MIT CSAIL’s drone is never quite sure where it is

Somehow, that helps it avoid hitting trees.

The current generation of autonomous drone navigation and flightpath planning systems are almost too precise, demanding hundreds of measurements be taken so that the UAV knows exactly where it is in space at any given moment. And if those readings are off by even a little, then the drone is in for an impact. What's more, all that data collection is computationally intensive -- especially for smaller drones where the space and weight capacities are limited.

The new NanoMap system from MIT's Computer Science and Artificial Intelligence Laboratory (CSAIL), however, strikes the right balance between accuracy and speed. With it, drones can navigate heavily populated areas -- think forests or Amazon fulfillment centers -- at up to 20 mph. Simply put, the system doesn't sweat the details.

Unlike other common mapping systems, such as simultaneous localization and mapping (SLAM), which are data intensive and difficult to maintain at real-time, the NanoMap uses depth-sensing to measure just the drone's immediate surroundings. This enables the drone to understand generally where it is in relation to obstacles and anticipate how it will need to change course to avoid them.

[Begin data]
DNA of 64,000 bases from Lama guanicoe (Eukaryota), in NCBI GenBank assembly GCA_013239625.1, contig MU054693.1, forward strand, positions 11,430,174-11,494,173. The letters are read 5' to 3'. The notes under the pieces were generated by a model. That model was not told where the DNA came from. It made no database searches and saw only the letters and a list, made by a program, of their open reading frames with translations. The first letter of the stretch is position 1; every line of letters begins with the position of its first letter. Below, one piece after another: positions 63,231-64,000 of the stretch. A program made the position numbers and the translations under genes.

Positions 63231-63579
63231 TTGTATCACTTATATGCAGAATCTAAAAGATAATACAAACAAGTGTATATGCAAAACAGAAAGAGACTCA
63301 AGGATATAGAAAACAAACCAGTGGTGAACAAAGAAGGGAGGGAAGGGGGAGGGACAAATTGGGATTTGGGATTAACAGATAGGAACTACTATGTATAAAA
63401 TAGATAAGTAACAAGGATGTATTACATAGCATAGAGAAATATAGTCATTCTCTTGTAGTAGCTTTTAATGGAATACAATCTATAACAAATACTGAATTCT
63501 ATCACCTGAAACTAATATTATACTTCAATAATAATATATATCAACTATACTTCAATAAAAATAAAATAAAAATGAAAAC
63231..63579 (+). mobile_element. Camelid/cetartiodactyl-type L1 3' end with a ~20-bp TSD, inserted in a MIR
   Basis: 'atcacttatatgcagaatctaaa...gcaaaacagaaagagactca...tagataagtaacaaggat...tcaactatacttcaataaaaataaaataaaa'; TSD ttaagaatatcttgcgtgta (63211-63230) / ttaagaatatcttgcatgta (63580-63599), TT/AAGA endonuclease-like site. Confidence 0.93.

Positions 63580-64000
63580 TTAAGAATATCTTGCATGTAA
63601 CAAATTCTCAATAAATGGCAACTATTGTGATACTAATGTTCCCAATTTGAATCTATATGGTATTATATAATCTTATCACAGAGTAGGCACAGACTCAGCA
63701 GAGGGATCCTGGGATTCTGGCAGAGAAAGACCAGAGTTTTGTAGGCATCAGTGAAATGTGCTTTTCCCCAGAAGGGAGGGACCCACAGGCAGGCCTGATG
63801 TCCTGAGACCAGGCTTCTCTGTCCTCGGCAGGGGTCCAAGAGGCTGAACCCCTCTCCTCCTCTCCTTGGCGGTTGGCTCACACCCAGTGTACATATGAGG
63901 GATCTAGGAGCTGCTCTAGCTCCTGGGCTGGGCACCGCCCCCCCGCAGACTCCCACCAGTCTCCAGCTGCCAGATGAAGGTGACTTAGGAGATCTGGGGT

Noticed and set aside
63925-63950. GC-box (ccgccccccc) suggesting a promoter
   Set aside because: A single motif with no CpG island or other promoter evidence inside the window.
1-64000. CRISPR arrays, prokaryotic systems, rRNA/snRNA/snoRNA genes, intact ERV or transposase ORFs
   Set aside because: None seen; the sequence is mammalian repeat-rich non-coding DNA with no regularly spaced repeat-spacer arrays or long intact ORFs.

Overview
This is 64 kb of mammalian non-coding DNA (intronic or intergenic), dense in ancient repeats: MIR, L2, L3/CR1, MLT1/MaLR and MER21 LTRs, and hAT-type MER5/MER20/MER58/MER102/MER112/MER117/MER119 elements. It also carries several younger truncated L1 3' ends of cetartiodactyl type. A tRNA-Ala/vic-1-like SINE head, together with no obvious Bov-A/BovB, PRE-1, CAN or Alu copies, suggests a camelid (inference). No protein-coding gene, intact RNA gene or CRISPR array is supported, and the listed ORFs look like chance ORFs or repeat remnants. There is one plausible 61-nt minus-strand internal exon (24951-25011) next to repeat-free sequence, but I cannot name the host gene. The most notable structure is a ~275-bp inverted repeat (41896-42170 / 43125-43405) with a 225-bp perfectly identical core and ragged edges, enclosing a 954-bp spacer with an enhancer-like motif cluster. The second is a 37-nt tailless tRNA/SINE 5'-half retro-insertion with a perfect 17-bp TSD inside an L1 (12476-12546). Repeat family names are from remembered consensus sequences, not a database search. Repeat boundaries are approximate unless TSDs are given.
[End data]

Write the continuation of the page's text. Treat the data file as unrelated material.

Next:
"The key difference to previous work is that the researchers created a map consisting of a set of images with their position uncertainty rather than just a set of images and their positions and orientation," says Sebastian Scherer, a systems scientist at Carnegie Mellon University's Robotics Institute, wrote in an MIT release. "Keeping track of the uncertainty has the advantage of allowing the use of previous images even if the robot doesn't know exactly where it is and allows in improved planning."

This uncertainty is surprisingly helpful. Without working the factor into its modeling, MIT's test drone would crash roughly 25 percent of the time whenever it drifted more than 5 percent away from where it expected to be. But by incorporating that uncertainty, the MIT team was able to reduce crashes to just 2 percent of its flights.